Initial Tasks on a new openVZ container (virtual Server)

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Normally openVZ Containers are cloned or prepared with pre-built images. So we need to update a few settings after deployment.

Localize Debian Mirrors

If your Debian Mirrors are too far away, it will take very long to install stuff with apt-get. So have a look at the Debian Mirror List and select any which are located near your server and have a better throughput and ping.

Go to your sources.list file located at /etc/apt/ and update the servers.

deb stable main contrib
deb wheezy-updates main contrib
deb wheezy/updates main contrib

Comment unwanted servers and add your localized better ones.

#deb stable main contrib
deb stable main contrib
#deb wheezy-updates main contrib
deb wheezy-updates main contrib
deb wheezy/updates main contrib

Add Backports Repository to Sources List

Sometimes our Debian Stable Repository does not contain packages we need, but Debian Testing contains it, and it was backported to stable. So we need to adapt our system to the Backports sources.
Debian Backports are recompiled packages from testing (mostly) and unstable (in a few cases only, e.g. security updates) in a stable environment so that they will run without new libraries (whenever it is possible) on a Debian stable distribution.

Add Backports Sources to your sources.list file.

deb wheezy-backports main

There are also localized Mirrors available.

deb wheezy-backports main

With this updated sources.list, we can install backported packages too.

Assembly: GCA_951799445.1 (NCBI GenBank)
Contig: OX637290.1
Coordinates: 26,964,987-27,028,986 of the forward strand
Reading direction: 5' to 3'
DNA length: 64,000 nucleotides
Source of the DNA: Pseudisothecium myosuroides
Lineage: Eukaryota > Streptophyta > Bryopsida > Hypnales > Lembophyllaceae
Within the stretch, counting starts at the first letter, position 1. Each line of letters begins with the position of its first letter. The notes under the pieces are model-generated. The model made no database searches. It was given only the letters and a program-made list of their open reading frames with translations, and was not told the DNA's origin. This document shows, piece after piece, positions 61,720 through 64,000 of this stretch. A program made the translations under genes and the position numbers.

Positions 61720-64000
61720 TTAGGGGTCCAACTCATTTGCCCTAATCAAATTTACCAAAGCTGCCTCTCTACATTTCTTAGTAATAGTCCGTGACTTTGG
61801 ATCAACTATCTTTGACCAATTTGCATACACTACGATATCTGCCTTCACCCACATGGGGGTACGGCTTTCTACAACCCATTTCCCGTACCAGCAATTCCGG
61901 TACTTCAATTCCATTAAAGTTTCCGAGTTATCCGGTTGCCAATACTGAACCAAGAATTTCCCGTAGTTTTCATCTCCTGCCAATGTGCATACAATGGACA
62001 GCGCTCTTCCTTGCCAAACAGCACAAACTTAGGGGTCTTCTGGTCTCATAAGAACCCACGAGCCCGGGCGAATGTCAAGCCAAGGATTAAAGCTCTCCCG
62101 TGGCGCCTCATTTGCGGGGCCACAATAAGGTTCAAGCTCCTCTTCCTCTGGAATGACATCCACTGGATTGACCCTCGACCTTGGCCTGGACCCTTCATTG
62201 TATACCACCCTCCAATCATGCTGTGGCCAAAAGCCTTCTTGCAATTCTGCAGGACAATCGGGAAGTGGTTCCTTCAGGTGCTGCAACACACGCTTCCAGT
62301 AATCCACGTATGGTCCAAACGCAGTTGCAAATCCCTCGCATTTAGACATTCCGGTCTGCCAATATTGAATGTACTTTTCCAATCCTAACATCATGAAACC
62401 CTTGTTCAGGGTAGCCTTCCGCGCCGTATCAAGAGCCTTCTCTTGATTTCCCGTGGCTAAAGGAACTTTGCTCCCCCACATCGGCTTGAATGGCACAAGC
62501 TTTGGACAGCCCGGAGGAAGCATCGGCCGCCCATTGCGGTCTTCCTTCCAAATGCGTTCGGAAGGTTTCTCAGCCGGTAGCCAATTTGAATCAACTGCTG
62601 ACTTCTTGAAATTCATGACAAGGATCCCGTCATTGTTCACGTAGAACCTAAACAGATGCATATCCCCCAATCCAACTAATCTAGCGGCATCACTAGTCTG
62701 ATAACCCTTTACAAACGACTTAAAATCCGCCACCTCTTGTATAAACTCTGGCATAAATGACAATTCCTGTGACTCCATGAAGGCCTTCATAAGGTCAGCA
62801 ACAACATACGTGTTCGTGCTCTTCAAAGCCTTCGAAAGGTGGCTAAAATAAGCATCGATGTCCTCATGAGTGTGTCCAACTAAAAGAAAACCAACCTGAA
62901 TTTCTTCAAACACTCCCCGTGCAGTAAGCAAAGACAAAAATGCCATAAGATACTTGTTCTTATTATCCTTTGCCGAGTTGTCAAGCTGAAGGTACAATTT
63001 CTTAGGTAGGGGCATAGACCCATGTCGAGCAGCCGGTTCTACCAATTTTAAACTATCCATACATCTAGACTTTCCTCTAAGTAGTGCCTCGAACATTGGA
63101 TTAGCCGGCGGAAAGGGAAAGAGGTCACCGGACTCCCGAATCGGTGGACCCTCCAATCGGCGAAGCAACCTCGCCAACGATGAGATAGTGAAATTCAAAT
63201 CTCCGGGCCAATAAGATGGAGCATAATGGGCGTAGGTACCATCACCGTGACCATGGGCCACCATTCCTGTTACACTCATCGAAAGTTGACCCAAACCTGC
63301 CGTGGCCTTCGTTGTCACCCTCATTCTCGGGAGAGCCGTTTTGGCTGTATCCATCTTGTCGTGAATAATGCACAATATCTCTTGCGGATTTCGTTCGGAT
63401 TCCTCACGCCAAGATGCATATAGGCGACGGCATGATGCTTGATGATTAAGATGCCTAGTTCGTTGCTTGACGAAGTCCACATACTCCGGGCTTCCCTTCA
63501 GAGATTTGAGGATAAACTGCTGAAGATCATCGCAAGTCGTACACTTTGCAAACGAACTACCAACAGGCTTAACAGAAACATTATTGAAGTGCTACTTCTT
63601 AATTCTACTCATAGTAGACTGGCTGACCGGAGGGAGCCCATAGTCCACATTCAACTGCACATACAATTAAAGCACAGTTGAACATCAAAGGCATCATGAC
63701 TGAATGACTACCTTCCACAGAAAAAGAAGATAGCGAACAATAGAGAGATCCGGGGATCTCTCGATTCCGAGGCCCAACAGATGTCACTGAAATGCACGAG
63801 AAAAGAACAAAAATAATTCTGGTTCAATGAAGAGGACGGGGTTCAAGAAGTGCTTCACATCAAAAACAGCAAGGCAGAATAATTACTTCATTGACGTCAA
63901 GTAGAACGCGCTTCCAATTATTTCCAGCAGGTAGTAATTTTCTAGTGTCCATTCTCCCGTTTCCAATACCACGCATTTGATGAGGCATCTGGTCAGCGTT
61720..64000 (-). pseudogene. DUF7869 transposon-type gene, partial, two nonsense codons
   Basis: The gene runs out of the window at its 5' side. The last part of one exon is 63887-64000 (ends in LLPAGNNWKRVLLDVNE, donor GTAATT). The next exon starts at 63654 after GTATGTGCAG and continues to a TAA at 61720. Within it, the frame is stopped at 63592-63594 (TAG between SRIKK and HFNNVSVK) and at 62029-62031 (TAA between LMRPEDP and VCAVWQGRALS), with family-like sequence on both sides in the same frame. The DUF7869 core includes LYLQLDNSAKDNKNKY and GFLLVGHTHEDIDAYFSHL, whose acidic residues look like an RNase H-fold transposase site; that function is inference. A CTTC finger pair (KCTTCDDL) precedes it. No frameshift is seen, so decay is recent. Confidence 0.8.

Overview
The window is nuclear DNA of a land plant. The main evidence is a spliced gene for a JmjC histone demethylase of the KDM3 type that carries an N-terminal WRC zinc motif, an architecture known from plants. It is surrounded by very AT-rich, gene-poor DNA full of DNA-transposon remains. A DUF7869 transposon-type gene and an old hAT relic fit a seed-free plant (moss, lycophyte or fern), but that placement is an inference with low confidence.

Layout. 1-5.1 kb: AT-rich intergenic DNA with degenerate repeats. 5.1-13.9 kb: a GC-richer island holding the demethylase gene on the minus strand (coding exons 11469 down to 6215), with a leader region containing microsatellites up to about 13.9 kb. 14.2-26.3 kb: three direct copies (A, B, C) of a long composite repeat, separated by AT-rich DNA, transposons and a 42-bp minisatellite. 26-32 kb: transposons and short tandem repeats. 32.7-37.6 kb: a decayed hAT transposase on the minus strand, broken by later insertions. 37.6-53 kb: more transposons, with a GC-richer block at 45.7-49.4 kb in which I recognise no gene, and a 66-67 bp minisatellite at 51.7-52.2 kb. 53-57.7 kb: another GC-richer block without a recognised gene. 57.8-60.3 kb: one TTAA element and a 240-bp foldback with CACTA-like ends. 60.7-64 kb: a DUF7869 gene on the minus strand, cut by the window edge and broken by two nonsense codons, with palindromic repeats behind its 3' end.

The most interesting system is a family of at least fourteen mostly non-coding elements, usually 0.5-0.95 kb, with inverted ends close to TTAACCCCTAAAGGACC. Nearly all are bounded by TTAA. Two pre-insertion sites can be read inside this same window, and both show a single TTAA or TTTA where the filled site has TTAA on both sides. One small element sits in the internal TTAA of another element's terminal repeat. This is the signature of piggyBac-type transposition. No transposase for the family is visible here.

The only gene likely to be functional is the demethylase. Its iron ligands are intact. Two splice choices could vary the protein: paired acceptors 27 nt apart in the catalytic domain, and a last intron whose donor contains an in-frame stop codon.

Locales and Timezone

The system should be told which timezone it is using.

 dpkg-reconfigure tzdata

Get root and type dpkg-reconfigure locales and select the locale(s) you want to generate. At the end, you’ll be asked which one should be the default.

dpkg-reconfigure locales

Regenerate SSH Keys

On Virtual Servers or Containers ssh keys are often generated with lack of entropy, or they are cloned or other security implications. It often appears SSH-Keys are identically.
Create after some work on the Server new Keys is always a good idea. At least do it when you do your initial setup. Do some work on the Server, apt-get update && apt-get upgrade -y && apt-get install htop bmon vim in the meantime to collect some entropy.

Delete all old keys for root

rm /etc/ssh/ssh_host_*

and generate new Keys

dpkg-reconfigure openssh-server

Finally, you need to update ~/.ssh/known_hosts files on client computers

Create New User

Create new User, set home directory, create home directory, create SSH Keys

root@kopimi:~# useradd kopimi -d /home/kopimi/ -s /bin/bash
root@kopimi:~# mkdir /home/kopimi
root@kopimi:~# chown kopimi:kopimi /home/kopimi
root@kopimi:~# passwd kopimi
root@kopimi:~# su kopimi
kopimi@kopimi:/root$ cd
kopimi@kopimi:/home/kopimi$ mkdir .ssh
kopimi@kopimi:/home/kopimi$ chmod 0700 .ssh
kopimi@kopimi:/home/kopimi$ cd .ssh
kopimi@kopimi:/home/kopimi/.ssh$ ssh-keygen -t rsa -b 4096

Set Up SSH With Public-Key Authentication

Its a good idea to setup Public Key Authentication and disable Password Authentication to stop all these bruteforce kiddies.

On the client side copy the Public Key to the Remote Host

cave@laptop:~$ cd .ssh
cave@laptop:~/.ssh$ ls
id_rsa  known_hosts  known_hosts.old
cave@laptop:~/.ssh$ scp -p remoteuser@remotehost:/root/

Backup your client ssh keys, they are important now!

On the Server we need to create in an authorized_keys file.

root@kopimi:~# mkdir ~/.ssh
root@kopimi:~#  chmod 700 ~/.ssh
root@kopimi:~# cat >> ~/.ssh/authorized_keys

Edit sshd_config

root@kopimi:~# cd /etc/ssh/  
root@kopimi:/etc/ssh# vi sshd_config

Set following value:

AuthorizedKeysFile    %h/.ssh/authorized_keys

restart ssh

root@megafr1:/etc/ssh# /etc/init.d/ssh restart
[ ok ] Restarting OpenBSD Secure Shell server: sshd.

logout and login again. If it works without password, disable password login completely

PasswordAuthentication no

and restart ssh again.

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